John: So the pump’s already been primed, is what you’re saying. And Marketing Automation not only enables lead-nurturing and communications that are relevant to prospects’ decision-making timeline and the type of community they seek…it can actually dissuade them from buying somewhere else.
Deven: Right. And so the question becomes, if the leads are this far down the funnel already, can we just let Marketing Automation take it from there? Is the classic sales funnel dead? Is the call center dead?
John: Whoa, whoa! No! Did you notice I just used the word “nurture?” That’s a pretty human concept, to care for something, and that’s not going away. Marketing Automation helps us identify where the prospective buyer is in the funnel and what the prospective buyer wants. It’s up to humans – in the call center, on the sales team, whomever is involved in selling your product – to ultimately convert that prospect. We need humans to close the deal on this product that, by the way, is not a commodity, it’s an emotional investment driven by a myriad of behaviors, needs and circumstances.
Deven: Which advanced Marketing Automation software will have already targeted and predicted.
John: Right, Marketing Automation educates and validates the lead, but at the end of the day, that prospect is going to convert after a human being has shown them floor plans, talked about “place,” described the experience, done a property tour. It means the traditional brochure or sales kit isn’t going anywhere; the Story Center isn’t going anywhere. People aren’t going anywhere.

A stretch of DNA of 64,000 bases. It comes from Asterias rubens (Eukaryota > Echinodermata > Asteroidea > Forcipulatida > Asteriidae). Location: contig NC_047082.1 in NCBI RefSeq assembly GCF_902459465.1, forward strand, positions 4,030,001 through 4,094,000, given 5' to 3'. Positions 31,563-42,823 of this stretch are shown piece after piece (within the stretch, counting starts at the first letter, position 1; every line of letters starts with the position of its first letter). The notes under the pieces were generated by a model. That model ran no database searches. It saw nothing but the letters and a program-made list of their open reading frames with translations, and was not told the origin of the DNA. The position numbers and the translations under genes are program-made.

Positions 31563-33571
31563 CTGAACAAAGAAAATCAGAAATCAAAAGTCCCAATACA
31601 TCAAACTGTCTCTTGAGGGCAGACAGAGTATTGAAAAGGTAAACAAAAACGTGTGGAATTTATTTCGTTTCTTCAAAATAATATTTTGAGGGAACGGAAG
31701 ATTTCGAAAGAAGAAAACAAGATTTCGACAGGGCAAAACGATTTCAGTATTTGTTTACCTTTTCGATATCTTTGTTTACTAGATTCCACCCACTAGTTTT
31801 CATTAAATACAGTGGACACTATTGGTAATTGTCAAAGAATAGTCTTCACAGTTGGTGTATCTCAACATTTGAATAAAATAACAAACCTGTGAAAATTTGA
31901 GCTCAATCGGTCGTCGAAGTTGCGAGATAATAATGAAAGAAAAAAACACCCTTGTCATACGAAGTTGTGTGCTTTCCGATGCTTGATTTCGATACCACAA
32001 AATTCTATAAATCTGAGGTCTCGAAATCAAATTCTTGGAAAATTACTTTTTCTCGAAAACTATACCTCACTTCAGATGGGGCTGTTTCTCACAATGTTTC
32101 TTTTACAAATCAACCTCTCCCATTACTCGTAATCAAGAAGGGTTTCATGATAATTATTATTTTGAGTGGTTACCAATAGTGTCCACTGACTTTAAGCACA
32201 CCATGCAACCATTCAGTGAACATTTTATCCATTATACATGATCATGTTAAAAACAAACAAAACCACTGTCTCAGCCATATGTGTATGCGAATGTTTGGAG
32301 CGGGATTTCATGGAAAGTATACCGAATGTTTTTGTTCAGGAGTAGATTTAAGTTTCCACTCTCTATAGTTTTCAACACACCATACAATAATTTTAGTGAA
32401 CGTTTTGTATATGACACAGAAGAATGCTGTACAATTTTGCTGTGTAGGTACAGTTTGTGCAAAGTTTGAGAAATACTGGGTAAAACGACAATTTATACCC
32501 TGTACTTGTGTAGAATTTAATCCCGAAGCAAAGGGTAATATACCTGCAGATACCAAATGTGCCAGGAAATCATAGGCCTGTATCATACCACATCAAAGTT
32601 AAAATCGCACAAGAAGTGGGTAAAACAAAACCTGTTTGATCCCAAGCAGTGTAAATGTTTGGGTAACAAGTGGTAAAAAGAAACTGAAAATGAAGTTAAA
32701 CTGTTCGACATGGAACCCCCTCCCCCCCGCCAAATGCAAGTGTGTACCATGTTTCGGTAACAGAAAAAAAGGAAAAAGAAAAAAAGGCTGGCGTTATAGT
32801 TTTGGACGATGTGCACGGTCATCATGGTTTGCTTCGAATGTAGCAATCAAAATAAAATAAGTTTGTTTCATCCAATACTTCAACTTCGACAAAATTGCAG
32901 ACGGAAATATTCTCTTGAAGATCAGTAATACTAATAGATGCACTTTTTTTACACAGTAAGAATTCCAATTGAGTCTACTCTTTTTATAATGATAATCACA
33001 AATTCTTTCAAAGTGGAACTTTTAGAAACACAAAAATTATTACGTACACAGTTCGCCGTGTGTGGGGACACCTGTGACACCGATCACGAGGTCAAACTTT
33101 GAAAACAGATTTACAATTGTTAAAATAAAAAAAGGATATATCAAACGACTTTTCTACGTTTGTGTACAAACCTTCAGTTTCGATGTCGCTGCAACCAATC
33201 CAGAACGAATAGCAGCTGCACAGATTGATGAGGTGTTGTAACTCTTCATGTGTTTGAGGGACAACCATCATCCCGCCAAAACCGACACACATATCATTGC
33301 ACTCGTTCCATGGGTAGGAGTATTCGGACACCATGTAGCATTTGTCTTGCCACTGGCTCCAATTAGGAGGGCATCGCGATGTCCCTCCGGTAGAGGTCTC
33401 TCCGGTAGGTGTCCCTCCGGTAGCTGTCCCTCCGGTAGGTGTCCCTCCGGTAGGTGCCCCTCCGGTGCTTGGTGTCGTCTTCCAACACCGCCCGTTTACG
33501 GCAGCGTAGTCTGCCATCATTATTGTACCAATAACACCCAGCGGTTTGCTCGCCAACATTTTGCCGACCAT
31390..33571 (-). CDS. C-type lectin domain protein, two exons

Deven: Real estate is, of course, a physical product that calls for physical interaction. And you know, as you talk, you’re reminding me of something I once read in the Journal of Neuroscience…
John: Your leisure reading.
Deven: Yes. It was about how people with smaller fingers have more “tactile acuity,” or finer sense of touch, than people with larger fingers, because sensory receptors are more closely spaced. So generally, because women have smaller fingers than men, they have a better sense of touch – and since they’re usually our key decision makers when it comes to high-end real estate, it probably makes sense to have something tangible to present in terms of the marketing story, alongside the automated, data piece.
John: Speaking of neuroscience, you mentioned education. How does Marketing Automation work for secondary and post-secondary schools?